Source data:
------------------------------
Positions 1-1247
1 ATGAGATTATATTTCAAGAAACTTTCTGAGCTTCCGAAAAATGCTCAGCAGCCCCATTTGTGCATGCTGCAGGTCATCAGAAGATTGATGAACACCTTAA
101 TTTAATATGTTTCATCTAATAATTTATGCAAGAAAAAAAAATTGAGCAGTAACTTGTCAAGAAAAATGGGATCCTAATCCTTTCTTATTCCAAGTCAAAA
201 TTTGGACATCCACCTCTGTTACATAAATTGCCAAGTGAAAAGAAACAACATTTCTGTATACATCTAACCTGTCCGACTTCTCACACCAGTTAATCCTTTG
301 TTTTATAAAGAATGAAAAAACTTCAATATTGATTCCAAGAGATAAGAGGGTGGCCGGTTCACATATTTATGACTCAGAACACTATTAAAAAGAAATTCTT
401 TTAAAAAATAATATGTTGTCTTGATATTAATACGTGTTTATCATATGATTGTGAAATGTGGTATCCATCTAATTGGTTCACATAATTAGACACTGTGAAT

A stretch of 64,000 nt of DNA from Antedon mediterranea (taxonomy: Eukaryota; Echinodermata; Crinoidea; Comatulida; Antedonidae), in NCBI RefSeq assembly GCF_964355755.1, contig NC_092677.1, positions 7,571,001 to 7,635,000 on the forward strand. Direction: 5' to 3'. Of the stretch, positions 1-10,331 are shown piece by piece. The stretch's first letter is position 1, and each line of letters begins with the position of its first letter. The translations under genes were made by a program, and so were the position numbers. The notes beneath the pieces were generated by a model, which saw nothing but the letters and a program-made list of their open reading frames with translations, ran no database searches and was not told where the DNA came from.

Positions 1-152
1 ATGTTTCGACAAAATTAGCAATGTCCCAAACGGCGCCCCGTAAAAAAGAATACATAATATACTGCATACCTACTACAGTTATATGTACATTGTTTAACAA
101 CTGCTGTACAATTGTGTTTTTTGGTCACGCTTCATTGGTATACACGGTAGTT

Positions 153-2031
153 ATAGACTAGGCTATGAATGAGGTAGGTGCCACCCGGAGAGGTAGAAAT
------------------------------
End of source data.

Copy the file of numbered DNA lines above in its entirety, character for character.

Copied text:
Positions 1-1247
1 ATGAGATTATATTTCAAGAAACTTTCTGAGCTTCCGAAAAATGCTCAGCAGCCCCATTTGTGCATGCTGCAGGTCATCAGAAGATTGATGAACACCTTAA
101 TTTAATATGTTTCATCTAATAATTTATGCAAGAAAAAAAAATTGAGCAGTAACTTGTCAAGAAAAATGGGATCCTAATCCTTTCTTATTCCAAGTCAAAA
201 TTTGGACATCCACCTCTGTTACATAAATTGCCAAGTGAAAAGAAACAACATTTCTGTATACATCTAACCTGTCCGACTTCTCACACCAGTTAATCCTTTG
301 TTTTATAAAGAATGAAAAAACTTCAATATTGATTCCAAGAGATAAGAGGGTGGCCGGTTCACATATTTATGACTCAGAACACTATTAAAAAGAAATTCTT
401 TTAAAAAATAATATGTTGTCTTGATATTAATACGTGTTTATCATATGATTGTGAAATGTGGTATCCATCTAATTGGTTCACATAATTAGACACTGTGAAT

A stretch of 64,000 nt of DNA from Antedon mediterranea (taxonomy: Eukaryota; Echinodermata; Crinoidea; Comatulida; Antedonidae), in NCBI RefSeq assembly GCF_964355755.1, contig NC_092677.1, positions 7,571,001 to 7,635,000 on the forward strand. Direction: 5' to 3'. Of the stretch, positions 1-10,331 are shown piece by piece. The stretch's first letter is position 1, and each line of letters begins with the position of its first letter. The translations under genes were made by a program, and so were the position numbers. The notes beneath the pieces were generated by a model, which saw nothing but the letters and a program-made list of their open reading frames with translations, ran no database searches and was not told where the DNA came from.

Positions 1-152
1 ATGTTTCGACAAAATTAGCAATGTCCCAAACGGCGCCCCGTAAAAAAGAATACATAATATACTGCATACCTACTACAGTTATATGTACATTGTTTAACAA
101 CTGCTGTACAATTGTGTTTTTTGGTCACGCTTCATTGGTATACACGGTAGTT

Positions 153-2031
153 ATAGACTAGGCTATGAATGAGGTAGGTGCCACCCGGAGAGGTAGAAAT